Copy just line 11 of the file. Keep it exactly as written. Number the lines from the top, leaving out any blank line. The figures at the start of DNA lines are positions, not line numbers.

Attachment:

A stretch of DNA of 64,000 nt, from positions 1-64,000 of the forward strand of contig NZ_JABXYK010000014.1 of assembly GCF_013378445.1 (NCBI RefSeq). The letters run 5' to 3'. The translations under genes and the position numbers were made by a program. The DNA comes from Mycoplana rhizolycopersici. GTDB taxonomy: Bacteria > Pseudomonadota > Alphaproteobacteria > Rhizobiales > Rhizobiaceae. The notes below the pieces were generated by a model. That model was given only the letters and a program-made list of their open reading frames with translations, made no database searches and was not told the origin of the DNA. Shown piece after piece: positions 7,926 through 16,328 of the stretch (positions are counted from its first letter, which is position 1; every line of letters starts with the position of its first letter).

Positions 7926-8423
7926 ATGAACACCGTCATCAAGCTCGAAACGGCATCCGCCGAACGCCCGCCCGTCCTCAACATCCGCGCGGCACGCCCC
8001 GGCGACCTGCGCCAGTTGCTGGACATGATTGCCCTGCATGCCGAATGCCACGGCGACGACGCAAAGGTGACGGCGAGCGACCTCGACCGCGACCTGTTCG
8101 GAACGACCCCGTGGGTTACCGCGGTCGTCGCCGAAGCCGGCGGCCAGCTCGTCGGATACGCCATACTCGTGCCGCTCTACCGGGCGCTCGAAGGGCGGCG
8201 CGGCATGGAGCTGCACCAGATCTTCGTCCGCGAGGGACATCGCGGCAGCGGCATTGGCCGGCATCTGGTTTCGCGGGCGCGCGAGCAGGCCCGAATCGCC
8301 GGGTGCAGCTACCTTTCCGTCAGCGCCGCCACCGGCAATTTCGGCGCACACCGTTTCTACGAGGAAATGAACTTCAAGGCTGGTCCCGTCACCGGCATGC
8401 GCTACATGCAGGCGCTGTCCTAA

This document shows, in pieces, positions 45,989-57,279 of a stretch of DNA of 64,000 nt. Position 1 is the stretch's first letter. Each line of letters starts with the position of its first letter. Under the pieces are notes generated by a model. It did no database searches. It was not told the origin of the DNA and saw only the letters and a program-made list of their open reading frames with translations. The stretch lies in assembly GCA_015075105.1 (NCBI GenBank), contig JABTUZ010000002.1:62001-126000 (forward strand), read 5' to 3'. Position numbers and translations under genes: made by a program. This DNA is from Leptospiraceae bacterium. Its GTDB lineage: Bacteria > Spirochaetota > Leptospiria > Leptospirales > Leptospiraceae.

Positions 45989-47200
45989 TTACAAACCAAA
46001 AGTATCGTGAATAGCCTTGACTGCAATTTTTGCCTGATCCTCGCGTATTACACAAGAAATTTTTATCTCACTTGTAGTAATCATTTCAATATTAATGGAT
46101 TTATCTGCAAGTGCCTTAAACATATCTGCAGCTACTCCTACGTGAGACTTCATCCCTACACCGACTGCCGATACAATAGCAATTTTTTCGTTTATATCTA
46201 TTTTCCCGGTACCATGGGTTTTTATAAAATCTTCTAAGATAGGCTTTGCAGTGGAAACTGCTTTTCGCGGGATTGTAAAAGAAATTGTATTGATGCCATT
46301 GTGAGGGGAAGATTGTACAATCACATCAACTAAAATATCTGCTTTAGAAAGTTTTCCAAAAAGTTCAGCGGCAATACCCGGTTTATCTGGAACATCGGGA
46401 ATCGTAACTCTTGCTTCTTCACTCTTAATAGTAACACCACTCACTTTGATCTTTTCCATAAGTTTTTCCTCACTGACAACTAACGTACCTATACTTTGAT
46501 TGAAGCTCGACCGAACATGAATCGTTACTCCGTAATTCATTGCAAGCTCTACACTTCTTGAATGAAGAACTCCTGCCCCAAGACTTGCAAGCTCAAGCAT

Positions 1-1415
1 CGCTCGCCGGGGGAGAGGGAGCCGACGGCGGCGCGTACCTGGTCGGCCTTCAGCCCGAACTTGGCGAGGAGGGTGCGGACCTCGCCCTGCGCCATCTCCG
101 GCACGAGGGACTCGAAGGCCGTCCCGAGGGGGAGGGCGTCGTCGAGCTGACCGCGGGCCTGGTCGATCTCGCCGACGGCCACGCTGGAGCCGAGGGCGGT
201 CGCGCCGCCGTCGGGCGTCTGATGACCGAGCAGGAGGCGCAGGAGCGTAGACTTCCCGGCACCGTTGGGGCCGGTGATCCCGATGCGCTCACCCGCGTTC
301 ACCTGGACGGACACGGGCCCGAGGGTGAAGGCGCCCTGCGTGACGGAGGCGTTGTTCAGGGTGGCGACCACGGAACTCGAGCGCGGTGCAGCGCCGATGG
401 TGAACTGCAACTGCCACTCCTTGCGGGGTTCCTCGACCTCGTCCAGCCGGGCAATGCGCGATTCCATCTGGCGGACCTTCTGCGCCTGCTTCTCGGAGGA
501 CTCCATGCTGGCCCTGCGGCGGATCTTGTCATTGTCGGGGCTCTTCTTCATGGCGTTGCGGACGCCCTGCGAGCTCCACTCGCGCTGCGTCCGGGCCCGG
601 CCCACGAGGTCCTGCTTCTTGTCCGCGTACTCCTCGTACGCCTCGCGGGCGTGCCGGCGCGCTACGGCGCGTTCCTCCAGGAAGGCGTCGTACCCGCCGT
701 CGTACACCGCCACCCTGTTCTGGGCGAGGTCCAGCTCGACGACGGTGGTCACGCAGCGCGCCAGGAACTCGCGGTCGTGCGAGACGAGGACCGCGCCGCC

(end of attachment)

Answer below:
45989 TTACAAACCAAA